A short reel showing some of the projects I worked on at Criterion.
I loved my 4 years here. There was a huge amount of freedom to develop the tools and workflows that interested me. I got to constantly work with amazing artists, brilliant engineers, and smart TAs. It really deserved the best place to work award it received – zero crunch, many hackathons/ game jams, and an atmosphere prioritising fun and innovation.
The Frostbite engine was a bit of a roller coaster ride, and the editor was terrible and brilliant in its own ways. I loved the power it gave me to reshape how people worked within a couple of minutes of having the idea. It was a dream when we got to work with other engines though!
Star Wars was a huge passion for me as a kid – I spent my school summers rotoscoping lightsabers and reading fan-film forums. To get to work on some of the games was so exciting, in particular the PlayStation VR X-Wing experience – I watched gamers moved and exhilarated beyond words by the experience we had crafted in a few months.
I felt like my powers in Houdini leveled up many times, from making simple models to approximate shadows, to creating entire new pipelines for real-time VFX, and distant mesh generation for Battlefield 5’s Battle Royale mode. I got to mess with evolutionary algorithms, shader code generation and real-time inter-software painting tech. Still, not a patch on the DICE guys’ robust building destruction work!
Here is a longer video showing some of the weird tools I made during my time there. Feel free to skip around as it’s a bit boring!
I hope to come back to Criterion at some point!
Wow, it’s been over a year since I posted anything. I can’t believe I haven’t done a game jam outside EA for that long!
Here’s my entry for the current LD 48 hour competition, the theme being “You are the monster”. No sleep lost which is always nice!
Ludum Dare link
All other platforms and source code
Vampire in the Village – as a stranger to the community, you must avoid causing suspicion while maintaining your health with a drop or two of blood. Gossip is your enemy, but a tactical bite can shut up the worst blabbermouth.
– Right-click to move and turn
– Left-click to pan camera
– Q to Bite a victim
– W to Charm the nearby villagers
– E to Glide faster than usual
– Space to re-centre camera
Townspeople have health and suspicion, which contributes to the collective town’s suspicion level. Reach the limit and the game will end. Charm can be used to remove some suspicion. When you get too hungry, your health will drop and you may die. Bite people to remain alive and satiate the hunger. Don’t move while biting or you won’t get the benefits! Biting causes quite a commotion, and should not be attempted in a crowd!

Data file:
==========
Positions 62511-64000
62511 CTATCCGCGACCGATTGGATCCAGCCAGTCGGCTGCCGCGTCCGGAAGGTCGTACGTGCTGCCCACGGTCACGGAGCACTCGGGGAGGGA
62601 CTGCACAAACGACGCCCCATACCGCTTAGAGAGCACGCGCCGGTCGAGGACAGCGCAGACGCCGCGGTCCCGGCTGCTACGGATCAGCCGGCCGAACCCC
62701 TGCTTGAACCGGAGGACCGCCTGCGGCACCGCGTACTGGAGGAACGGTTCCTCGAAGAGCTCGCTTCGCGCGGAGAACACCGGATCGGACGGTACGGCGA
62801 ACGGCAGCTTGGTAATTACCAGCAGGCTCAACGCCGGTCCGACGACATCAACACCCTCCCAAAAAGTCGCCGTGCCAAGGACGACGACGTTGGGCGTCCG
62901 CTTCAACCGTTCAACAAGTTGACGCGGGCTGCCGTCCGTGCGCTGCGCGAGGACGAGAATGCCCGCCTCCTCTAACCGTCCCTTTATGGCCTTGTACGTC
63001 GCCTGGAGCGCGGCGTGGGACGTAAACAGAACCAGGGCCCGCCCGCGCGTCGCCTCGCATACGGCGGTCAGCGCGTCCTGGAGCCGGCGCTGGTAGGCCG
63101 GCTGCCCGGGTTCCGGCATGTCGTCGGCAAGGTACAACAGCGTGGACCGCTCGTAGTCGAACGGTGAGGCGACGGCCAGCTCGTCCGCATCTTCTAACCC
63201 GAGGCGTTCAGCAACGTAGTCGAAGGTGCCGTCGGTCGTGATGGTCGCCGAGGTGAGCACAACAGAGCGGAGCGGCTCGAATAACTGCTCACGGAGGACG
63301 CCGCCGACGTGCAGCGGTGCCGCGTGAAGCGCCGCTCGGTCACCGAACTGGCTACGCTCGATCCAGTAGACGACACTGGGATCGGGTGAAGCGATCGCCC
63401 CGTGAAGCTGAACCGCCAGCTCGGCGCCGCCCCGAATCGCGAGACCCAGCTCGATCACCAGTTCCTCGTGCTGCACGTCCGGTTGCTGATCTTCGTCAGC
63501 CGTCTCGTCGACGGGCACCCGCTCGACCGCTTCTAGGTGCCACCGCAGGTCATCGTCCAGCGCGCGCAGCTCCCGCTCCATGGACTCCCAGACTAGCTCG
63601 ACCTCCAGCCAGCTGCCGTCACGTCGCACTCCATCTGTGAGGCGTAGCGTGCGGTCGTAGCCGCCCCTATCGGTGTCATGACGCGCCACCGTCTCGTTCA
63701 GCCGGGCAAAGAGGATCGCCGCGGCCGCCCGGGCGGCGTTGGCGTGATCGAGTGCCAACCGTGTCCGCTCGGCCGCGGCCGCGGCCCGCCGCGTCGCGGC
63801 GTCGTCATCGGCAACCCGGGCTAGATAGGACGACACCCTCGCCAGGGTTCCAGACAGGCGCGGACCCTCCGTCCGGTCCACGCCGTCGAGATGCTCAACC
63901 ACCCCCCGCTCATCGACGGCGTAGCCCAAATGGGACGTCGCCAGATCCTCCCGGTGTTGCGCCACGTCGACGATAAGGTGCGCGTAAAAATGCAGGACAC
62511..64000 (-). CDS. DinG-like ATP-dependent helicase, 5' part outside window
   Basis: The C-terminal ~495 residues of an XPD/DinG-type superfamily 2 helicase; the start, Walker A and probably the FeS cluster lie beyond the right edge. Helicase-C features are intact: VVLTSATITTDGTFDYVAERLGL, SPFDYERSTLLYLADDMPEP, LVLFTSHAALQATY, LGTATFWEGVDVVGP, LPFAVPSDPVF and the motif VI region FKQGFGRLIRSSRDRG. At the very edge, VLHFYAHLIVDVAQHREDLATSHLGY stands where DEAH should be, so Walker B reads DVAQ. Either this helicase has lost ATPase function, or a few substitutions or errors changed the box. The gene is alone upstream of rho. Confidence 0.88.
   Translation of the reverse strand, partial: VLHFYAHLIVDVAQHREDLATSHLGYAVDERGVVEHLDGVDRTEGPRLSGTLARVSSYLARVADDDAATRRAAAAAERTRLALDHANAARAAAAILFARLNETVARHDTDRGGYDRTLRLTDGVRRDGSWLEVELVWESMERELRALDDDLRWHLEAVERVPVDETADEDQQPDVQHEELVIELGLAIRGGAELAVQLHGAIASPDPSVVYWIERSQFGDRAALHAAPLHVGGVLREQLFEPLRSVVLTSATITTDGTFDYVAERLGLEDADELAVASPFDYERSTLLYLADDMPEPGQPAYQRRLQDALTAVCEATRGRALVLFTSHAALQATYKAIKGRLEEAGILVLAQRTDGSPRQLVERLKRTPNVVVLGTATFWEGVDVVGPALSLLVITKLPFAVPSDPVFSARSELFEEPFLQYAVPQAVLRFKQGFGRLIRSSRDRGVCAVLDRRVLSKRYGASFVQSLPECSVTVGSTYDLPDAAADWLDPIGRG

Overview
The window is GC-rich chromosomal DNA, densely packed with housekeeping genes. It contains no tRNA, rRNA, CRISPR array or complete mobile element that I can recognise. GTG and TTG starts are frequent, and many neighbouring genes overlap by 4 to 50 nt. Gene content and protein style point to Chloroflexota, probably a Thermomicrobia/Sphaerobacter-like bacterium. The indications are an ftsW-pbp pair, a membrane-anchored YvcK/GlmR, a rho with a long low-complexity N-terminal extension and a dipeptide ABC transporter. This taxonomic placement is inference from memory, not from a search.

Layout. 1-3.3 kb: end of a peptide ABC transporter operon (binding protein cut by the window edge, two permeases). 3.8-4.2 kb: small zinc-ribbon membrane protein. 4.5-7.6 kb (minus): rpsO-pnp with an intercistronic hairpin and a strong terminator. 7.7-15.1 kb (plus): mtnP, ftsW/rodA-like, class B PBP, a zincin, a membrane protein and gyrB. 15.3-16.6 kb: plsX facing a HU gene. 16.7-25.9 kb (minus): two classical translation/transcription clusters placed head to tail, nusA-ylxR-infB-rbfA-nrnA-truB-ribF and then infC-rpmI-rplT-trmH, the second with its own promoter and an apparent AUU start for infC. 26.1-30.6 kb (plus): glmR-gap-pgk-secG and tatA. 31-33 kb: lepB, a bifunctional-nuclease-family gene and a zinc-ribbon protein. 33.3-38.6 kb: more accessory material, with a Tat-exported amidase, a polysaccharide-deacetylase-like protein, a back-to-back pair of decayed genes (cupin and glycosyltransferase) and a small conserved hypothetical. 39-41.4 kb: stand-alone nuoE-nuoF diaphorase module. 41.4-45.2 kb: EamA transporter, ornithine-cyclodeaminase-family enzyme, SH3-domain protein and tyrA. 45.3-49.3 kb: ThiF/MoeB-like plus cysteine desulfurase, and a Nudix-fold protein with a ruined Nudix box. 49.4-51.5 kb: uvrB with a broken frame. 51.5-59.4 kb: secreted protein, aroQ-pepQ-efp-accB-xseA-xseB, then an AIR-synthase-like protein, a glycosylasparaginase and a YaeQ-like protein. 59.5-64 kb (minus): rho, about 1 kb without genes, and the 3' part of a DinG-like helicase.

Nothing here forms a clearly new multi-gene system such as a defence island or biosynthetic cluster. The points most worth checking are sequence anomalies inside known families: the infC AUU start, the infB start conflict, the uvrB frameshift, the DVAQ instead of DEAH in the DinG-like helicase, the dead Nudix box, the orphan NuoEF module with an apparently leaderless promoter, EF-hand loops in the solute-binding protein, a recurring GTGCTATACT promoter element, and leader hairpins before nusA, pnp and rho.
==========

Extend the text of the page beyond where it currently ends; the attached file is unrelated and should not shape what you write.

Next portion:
I’d love to know how you find the game, and how long you could last! Maybe someone will even kill the whole village! Comments welcome 🙂
I created a trailer to show at the grad show. Also a facebook page so people can get updated on the game’s release: https://www.facebook.com/impermanencegame
I finished my Final Major Project yesterday, after a few months of hard work! It’s a first-person puzzle platformer game called Impermanence, where you lead a character through a purgatory world full of souls. You have lights you can shine on normally invisible objects to make them solid. We intended to create complex story arcs for the game, depending on who you were leading and if it was past or future.
I worked with a great team of three artists from the Bournemouth Computer Animation course (Zack Goodrich, Jamie Bell, Kodie Williams), and a fantastic sound designer/ composer Billy Ross. Thalia was voiced by Kristyn Mass. I implemented their work and did all the programming in Unity, made FX, prop assets, lit the level, helped design the game, helped write dialogue and made some sound effects.
Currently I’d like to fix lots of things and add a trailer, but you can see my contribution breakdown for the game as it was handed in:
One of our projects in 3rd year is a C++ group programming project. This forces us to get better at working together with Agile software development methods and merging code using source control.
Our group chose to do a crowd simulation running out of a burning building. You create the building at the start, add walls, doors, agents, an exit and place for the fire to start burning, then the simulation starts. The fire spreads and gets higher, producing smoke, and agents run from it towards the exit. They die if they get too hot. Fire can be put out using the fire engine’s hose, controlled by clicking and holding where you want to aim, but it moves very slowly, providing some challenge to put out the fire where it is most needed. Points are scored for agents that successfully get out.
After reading a couple of gamasutra blogs¹, I decided to start making a game every week (on top of the bigger games I’m making). Here are the first month’s games:
This project allowed me to research how to go about programming audio and DSP techniques, a field that I have not really looked into before but is so complicated I don’t think I’ll revisit it lightly!
Here’s the final video making of and software artifact:
I used OnAudioFilterRead, a Unity function that allows access to the audio buffer, to generate procedural audio. I explored three primary methods of synthesis: additive, subtractive and granular, although I feel I haven’t scratched the surface of any of them! The hardest thing was organising all the numbers that affect a complex sound; I can see why visual languages such as Pd are useful.
Here’s a detailed report on the process if you’re interested, including some of the code I wrote: